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Warren Krafchik, Executive Director

The pandemic stretched and stressed us all but not equally. For far too many, the impact of COVID is devastating. This inequity must remind us of the urgency that governments raise and spend public money in ways that address real public priorities. Each year, we continue to make progress toward this goal, but not nearly fast enough.  

Now more than ever before we have to come together to ensure that we leverage this crisis to build more inclusive and equitable societies. It is perhaps an ironic lesson from a pandemic that enforces isolation, but cohesion, coalition, and cooperation is the only answer. As the Japanese poet, Satoro, observed: Individually we are one drop. Together we are an Ocean.   

With this in mind, I am ending the year both grateful and optimistic – two of IBP's core values. Grateful for the powerful and courageous efforts of our colleagues, partners and allies. And optimistic that our collective efforts will continue to build vibrant and inclusive democracies that deliver dignity and justice for all.  

From all of us at IBP: Switch off your digital feed. Take some time to rest. We need all of us at full strength next year.   

Check out our virtual gallery below where you can explore our Public Accountability model of working with grassroots movements to advance budget advocacy around service delivery. Learn about our movement partners, our budget advocacy strategies, and what we are learning. All elements in the gallery are interactive, so feel free to click around and allow us to transport you into the lives of those at the forefront of budget change.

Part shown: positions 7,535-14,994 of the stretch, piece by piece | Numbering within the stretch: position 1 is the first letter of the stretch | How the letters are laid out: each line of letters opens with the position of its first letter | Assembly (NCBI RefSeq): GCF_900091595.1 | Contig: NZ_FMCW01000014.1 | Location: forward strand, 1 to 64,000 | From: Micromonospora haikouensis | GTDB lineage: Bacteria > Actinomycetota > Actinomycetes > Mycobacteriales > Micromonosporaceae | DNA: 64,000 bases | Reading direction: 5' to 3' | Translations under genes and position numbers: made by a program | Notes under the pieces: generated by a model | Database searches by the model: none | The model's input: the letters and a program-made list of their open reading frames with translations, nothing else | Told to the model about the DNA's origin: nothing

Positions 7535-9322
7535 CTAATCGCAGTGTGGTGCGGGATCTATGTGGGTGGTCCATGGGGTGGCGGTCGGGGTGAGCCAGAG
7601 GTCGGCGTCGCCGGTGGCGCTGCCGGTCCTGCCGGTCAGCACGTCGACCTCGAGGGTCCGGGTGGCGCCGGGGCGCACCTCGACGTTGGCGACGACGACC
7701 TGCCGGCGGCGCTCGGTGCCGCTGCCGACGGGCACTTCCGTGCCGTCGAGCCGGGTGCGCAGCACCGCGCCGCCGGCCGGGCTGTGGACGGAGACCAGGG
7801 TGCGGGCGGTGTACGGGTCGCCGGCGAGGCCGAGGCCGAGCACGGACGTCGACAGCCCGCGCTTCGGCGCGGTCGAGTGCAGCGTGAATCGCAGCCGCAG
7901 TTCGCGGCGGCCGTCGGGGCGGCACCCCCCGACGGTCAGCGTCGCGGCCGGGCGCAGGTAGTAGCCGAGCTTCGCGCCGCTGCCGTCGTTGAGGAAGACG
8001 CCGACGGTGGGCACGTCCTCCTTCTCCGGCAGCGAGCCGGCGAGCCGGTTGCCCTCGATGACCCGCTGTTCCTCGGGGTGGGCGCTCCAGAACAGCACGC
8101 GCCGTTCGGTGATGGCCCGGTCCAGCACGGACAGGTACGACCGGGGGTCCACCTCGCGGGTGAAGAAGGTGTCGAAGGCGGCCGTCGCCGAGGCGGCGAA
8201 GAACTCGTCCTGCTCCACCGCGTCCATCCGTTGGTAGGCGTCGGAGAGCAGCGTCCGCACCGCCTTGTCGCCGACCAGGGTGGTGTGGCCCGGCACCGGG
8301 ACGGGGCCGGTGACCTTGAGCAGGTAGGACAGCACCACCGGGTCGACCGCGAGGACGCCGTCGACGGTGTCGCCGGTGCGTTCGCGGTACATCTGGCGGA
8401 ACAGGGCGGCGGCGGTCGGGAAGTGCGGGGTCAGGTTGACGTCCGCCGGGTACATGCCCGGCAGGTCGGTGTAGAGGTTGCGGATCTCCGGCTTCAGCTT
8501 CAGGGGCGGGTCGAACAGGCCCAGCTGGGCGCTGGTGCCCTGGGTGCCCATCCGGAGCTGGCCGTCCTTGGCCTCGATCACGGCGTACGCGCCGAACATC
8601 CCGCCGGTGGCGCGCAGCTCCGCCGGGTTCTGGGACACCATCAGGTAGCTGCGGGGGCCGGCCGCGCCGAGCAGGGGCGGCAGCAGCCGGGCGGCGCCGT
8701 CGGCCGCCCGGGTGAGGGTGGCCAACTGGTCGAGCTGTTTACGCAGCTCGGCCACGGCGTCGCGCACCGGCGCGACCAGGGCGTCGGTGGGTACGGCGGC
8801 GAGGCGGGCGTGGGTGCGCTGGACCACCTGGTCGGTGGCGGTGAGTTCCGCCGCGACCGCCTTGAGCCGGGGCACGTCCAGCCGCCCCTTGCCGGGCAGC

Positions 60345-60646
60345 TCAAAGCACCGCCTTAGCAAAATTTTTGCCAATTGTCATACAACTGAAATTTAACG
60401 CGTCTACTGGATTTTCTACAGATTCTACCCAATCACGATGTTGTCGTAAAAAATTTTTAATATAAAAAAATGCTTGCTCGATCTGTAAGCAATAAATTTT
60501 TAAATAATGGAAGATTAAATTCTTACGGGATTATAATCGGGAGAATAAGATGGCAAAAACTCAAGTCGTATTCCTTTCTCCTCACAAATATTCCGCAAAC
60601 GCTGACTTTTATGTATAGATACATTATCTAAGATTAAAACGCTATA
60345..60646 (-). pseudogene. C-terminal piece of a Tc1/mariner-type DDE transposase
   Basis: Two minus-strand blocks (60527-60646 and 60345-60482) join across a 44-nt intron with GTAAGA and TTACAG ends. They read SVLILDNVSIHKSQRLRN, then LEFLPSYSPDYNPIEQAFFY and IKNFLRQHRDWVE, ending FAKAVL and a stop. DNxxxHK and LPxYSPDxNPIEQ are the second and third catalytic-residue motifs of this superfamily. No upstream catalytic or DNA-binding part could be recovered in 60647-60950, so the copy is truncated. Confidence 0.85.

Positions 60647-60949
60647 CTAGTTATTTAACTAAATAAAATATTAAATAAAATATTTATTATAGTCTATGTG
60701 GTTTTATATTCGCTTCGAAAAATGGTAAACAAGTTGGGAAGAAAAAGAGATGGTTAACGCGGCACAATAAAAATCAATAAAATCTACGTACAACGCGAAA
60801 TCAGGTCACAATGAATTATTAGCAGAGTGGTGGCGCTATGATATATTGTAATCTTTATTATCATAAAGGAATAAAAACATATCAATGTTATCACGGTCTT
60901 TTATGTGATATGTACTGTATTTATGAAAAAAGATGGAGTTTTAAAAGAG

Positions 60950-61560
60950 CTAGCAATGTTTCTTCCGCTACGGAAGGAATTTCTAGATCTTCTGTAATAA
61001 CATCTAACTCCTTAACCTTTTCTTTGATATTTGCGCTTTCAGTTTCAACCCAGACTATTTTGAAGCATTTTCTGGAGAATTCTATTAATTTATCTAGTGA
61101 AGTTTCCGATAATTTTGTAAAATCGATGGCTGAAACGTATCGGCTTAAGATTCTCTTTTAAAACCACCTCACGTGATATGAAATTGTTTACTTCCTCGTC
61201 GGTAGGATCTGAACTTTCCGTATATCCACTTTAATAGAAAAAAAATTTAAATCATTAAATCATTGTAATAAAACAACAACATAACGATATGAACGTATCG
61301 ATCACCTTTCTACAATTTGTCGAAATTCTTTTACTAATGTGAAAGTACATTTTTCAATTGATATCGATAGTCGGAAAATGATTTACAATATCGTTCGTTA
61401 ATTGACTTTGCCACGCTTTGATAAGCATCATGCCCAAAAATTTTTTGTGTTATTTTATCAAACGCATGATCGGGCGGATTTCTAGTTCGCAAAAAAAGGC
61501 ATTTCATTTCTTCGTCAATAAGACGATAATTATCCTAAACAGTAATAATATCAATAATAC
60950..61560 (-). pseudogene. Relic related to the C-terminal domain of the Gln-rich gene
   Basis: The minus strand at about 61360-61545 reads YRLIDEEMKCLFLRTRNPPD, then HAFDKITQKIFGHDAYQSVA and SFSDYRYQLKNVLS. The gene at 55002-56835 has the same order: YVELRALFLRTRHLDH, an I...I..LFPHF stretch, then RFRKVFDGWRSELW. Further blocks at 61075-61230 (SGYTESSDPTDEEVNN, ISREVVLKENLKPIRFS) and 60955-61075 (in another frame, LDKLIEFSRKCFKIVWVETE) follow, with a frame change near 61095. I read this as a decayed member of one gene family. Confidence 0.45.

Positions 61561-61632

Each month, we shine a spotlight on partners who are using budget advocacy to bring transformational change to their communities. This month, we're sharing video interviews from two change agents who are advancing new frontiers to make government spending more inclusive and accountable. Meet our partners Astou Mbengue from the Senegalese Federation of Inhabitants and Mary Afan from Small-scale Women Farmers Organization in Nigeria.

In a new blog, we partnered with Open Government Partnership to discuss how transparency alone is not enough to achieve fiscal openness, and that opportunities for public participation and strong oversight are also central to accountable government.  

IBP and the National Democratic Institute teamed up to produce a policy brief that examines the role that parliaments play in ensuring accountability in governance. 

Transparency and accountability are key to unlocking the gains offered by climate finance, Murray Petrie suggests in a new blog for IBP

Thank you to those who were able to join our OGP Global Summit partner event last week, where we had a spirited conversation with excellent speakers about the ways in which movements, citizens, auditors, and others are teaming up to strengthen accountability and participation mechanisms in Nepal, Indonesia, Sierra Leone, and Argentina.  

We apologize for the abrupt disruption to the event, especially to those who were unable to rejoin the conversation. In case you missed it, the full recording of the event is shared below and you can view the speakers' presentations along with other resources on our events page.  


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